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This eBook from the Gutenberg Project consists of approximately 37 pages of information about Unhappy Far-Off Things.

That layer of plaster and brick-dust lies on the age that has gone, as final, as fatal, as the layer of flints that covers the top of the chalk and marks the end of an epoch and some unknown geologic catastrophe.

It is only by the little things in Bethune, lying where they were left, that one can trace at all what kind of house each was, or guess at the people who dwelt in it.  It is only by a potato growing where Pavement was, and flowering vigorously under a vacant window, that one can guess that the battered, house beside it was once a fruiterer’s shop, whence the potato rolled away when man fell on evil days, and found the street, no longer harsh and unfriendly; but soft and fertile like the primal waste, and took root and throve there as its forbears throve before it in another continent before the coming of man.

Across the street, in the dust of a stricken house, the implements of his trade show where a carpenter lived when disaster came so suddenly, quite good tools, some still upon shelves, some amongst broken things that lie all over the floor.  And further along the street in which these things are someone has put up a great iron shutter that was to protect his shop.  It has a graceful border of painted, irises all the way up each side.  It might have been a jeweller that would have had such a shutter.  The shutter alone remains standing straight upright, and the whole shop is gone.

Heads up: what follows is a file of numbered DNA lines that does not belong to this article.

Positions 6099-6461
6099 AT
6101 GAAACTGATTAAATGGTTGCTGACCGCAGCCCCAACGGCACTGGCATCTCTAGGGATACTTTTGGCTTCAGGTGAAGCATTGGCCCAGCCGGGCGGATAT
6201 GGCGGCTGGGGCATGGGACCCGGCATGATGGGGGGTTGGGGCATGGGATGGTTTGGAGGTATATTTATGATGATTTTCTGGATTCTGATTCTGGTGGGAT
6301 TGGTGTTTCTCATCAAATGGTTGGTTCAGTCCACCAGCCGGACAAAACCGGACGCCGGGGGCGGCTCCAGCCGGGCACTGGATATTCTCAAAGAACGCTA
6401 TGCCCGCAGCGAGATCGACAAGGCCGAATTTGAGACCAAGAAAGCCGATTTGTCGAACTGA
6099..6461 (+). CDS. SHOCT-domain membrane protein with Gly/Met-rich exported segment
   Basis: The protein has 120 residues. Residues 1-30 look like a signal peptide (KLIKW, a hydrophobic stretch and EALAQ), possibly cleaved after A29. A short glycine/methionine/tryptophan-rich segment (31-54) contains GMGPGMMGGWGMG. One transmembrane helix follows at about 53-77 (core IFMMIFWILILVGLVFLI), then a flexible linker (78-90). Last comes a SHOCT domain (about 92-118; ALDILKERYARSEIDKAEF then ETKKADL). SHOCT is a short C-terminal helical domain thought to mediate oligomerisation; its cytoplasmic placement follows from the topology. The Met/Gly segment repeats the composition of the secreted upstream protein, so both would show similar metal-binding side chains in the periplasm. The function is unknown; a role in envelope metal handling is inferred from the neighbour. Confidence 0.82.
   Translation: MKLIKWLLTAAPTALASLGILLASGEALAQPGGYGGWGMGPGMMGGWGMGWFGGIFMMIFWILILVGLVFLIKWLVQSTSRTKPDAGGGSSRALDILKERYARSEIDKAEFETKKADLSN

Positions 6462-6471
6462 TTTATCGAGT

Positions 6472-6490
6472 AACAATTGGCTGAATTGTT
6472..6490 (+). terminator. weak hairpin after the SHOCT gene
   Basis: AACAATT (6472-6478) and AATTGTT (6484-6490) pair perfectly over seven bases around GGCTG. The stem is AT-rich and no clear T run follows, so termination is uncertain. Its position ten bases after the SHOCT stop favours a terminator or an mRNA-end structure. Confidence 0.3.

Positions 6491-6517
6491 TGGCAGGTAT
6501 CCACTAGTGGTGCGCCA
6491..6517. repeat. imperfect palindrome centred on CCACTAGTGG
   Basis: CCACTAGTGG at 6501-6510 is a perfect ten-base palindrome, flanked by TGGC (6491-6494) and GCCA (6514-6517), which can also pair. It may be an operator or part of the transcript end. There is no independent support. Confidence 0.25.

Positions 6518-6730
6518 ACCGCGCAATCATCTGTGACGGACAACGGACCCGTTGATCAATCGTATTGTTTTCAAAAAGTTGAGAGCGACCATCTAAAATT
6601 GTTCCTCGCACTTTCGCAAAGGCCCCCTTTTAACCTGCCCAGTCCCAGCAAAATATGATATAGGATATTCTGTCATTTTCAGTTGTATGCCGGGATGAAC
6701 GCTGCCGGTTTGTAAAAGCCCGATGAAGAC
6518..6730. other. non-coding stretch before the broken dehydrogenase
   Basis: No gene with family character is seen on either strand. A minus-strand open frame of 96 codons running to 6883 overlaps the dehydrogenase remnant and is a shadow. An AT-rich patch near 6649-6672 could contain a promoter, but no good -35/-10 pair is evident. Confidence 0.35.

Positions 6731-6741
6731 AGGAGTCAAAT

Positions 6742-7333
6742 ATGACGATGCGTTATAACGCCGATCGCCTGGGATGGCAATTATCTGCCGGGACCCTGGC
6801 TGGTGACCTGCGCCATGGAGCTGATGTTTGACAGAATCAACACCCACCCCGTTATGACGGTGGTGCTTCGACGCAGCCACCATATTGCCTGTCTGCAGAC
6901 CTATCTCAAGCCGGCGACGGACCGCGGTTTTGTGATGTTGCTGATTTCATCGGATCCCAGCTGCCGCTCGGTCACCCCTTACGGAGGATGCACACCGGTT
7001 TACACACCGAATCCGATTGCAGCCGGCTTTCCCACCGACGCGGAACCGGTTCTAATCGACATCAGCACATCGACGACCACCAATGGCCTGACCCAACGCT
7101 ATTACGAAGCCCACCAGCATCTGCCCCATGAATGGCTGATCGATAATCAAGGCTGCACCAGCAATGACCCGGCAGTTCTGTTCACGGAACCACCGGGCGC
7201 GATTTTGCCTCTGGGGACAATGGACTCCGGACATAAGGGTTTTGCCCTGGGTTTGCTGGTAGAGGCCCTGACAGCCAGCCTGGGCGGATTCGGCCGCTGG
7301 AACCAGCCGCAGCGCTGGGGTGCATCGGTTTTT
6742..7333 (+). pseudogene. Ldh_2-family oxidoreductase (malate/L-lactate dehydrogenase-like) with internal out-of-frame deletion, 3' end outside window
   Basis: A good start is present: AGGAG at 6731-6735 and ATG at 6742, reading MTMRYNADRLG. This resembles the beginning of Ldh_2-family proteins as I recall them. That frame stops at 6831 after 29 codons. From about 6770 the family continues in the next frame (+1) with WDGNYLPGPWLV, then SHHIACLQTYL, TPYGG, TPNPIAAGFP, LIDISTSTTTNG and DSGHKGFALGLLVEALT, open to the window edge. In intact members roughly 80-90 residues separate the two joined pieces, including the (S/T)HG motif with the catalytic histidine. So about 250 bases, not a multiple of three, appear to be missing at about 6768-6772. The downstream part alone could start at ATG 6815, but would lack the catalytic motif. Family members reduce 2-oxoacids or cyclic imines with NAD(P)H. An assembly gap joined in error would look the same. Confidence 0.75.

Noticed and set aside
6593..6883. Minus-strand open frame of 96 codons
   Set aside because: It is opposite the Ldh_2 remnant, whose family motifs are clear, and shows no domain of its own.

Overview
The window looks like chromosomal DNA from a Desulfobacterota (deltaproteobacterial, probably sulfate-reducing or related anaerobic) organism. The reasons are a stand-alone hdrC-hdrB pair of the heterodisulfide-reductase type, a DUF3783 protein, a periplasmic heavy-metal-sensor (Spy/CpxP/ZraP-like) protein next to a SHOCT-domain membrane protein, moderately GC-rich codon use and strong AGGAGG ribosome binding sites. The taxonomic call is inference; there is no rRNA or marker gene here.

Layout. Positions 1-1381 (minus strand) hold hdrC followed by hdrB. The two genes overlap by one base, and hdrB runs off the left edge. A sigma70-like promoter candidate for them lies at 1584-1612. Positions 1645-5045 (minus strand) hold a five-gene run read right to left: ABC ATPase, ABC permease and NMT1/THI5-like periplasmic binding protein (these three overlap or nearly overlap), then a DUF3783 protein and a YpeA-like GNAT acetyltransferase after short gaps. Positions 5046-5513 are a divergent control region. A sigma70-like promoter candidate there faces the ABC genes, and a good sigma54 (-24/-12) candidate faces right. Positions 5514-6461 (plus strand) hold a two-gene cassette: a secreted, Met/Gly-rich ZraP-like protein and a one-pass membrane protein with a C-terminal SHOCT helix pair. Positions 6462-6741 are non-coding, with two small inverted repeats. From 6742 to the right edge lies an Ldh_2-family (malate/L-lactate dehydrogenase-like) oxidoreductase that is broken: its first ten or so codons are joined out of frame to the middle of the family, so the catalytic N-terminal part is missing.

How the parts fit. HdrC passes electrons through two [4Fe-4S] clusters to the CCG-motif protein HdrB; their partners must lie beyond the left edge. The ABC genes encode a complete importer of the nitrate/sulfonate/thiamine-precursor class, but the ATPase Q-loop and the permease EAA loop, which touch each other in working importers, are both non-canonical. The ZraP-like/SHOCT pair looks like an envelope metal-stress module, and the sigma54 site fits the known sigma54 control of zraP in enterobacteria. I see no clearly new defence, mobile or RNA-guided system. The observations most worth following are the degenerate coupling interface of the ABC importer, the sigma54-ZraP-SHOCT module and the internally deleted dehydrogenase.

And just here the shaken street ends and all the streets end together.  The rest is a mound of white stones and pieces of bricks with low, leaning walls surrounding it, and the halves of hollow houses; and eyeing it round a comer, one old tower of the cathedral, as though still gazing over its congregation of houses, a mined, melancholy watcher.  Over the bricks lie tracks, but no more streets.  It is about the middle of the town, a hawk goes over, calling as though he flew over the waste, and as though the waste were his.  The breeze that carries him opens old shutters and flaps them to again.  Old, useless hinges moan; wall-paper whispers.  Three French soldiers trying to find their homes walk over the bricks and groundsel.

It is the Abomination of Desolation, not seen by prophecy far off in some fabulous future, nor remembered from terrible ages by the aid of papyrus and stone, but fallen on our own century, on the homes of folk like ourselves:  common things that we knew are become the relics of bygone days.  It is our own time that has ended in blood and broken bricks.

In An Old Drawing-Room

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